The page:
DIY: Garage Work Bench

So I’ve been putting this project off for a pretty long time even though I hated the look of my shit on the ground or on ghetto cardboard boxes every time I went into my garage. At first I wanted to buy a work bench but I couldn’t really find anything “off the rack” from any stores that would fit the area of my garage nicely. I’m kind of picky with height, width, look, etc… Of course, when you’re looking for something specific, you’ll never get it… That’s my kind of luck, anyway. Other options were either too pricey or just didn’t quite fit in with how I wanted it.

I decided to just build it the way I wanted to and be done with it. The other good part of it is that it saves me a few hundred bucks – and I’m OK with that. It doesn’t have to look extremely pretty since it’ll get abused but I lean towards the “made to fit” rather than the “make it fit” idea for things like this. Since I was on vacation for the rest of that week, I decided that I had better get started before I procrastinate even more.

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We went to Home Depot to pick up a few materials… I got eight 2x4x8’s. One huge piece of MDF that they cut down for me to my measurements, and a few braces to hold the 2×4’s together. As you can see in the pic above, all my shit was on the bottoms of upside down cardboard boxes and it was painful to look at. It even started caving in the center which is why everything is so messy lol.

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This was the space I was working with. It’s difficult because the corner you see there isn’t as easy as you think it is to work with if you want to maximize the space. If I wanted a work bench, I’d have an awkward space on the left wall. If I wanted to put a shelve there, it wouldn’t fit nice in that 20″ corner either…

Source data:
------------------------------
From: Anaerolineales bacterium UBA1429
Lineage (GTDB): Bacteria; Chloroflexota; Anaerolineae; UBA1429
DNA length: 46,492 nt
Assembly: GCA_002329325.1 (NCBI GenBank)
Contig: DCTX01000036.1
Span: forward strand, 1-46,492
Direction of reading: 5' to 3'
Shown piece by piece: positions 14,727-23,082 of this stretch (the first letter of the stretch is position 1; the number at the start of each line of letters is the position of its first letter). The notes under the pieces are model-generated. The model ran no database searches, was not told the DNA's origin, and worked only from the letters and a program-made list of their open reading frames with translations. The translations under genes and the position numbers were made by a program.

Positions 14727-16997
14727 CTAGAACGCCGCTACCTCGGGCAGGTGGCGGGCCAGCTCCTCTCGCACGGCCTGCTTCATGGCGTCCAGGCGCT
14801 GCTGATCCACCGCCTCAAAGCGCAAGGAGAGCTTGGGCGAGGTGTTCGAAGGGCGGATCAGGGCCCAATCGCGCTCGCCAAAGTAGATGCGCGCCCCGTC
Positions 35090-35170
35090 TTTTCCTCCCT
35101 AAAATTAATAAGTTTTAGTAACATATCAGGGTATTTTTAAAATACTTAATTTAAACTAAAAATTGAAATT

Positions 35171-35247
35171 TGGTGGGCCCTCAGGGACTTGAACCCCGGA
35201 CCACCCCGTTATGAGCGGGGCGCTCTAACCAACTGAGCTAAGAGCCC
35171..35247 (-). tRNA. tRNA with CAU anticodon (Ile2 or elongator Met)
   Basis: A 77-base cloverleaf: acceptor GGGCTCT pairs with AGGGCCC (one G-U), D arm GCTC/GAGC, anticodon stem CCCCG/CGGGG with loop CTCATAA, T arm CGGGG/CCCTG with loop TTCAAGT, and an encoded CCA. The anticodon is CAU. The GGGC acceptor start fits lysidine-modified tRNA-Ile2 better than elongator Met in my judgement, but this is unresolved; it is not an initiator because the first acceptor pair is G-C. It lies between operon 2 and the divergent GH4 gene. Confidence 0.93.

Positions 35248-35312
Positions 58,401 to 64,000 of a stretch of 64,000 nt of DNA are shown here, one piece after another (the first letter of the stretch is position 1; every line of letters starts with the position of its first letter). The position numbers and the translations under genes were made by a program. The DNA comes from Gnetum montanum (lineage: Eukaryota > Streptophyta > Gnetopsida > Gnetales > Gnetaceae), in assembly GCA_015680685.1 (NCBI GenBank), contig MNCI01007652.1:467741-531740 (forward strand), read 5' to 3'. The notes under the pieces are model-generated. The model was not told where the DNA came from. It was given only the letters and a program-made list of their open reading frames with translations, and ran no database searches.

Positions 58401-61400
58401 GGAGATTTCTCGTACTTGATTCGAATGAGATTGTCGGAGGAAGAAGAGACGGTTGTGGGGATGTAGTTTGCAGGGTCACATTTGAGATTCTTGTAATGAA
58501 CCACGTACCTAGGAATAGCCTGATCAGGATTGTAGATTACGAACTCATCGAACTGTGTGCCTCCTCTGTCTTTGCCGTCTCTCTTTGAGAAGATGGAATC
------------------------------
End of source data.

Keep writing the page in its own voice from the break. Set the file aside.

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Here’s the general layout of the bench. I decided to go ahead and build the bench conforming to the corner and left wall. This eliminated a whole bunch of wasted space that would have potentially been there if I went with a generic work bench. I set the height of the bench to be 40″ tall from the ground. Standard is 42″, but since I’m no basketball player, I shortened it slightly. It ends up being the perfect height for me when standing.

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The first part of putting the rear 2×4’s in as braces is really the only hard part. It’s important to get all of those boards even and lined up, otherwise your whole desk will be uneven. I think I used the level 3-4 times just to do the sanity check. The next part is attaching cross members out to the width of your desk.

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And of course after that, you attach the rest of the desk to secure it all in place. You also see I have the level there at all times in case something moves lol.

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Behind me, Diana is busy building the cabinet we bought to go beside the bench. Every time I point the camera at her, she stops working and poses or gives me dirty looks. Rest assured though, the cabinet did get done in a timely manner…

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The next part that is crucial in the stability of the table is triangulating the corners. All I did was take extra pieces of 2×4’s and used a miter saw on both ends to fit nicely into the corners. I reinforced all the weak corners that would sway if you were to ever knock it or hit it somehow. Adding just 5 of them increased the structural rigidity significantly.

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I then added the legs to support the outside. Easy peasy.

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See. Every time.

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I apologize for not having pics of attaching the piece of MDF and creating the bottom shelf… We took a break in between and I forgot my camera inside. It’s really just cutting the MDF out to the size of your desk. Not rocket science :).

Diana also did finish the cabinet and also painted the legs of the desk to match the colour theme of the garage…

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And one more up close shot of the desk. That’s pretty much all I’ll do for the desk – I’m leaving the top MDF exposed because whether I cover it or paint it, it will see damage and it’s easily replaceable if needed. Although it’s not a nice as a store bought one with fancy drawers and finishes, this provides a built-in look which I prefer more.

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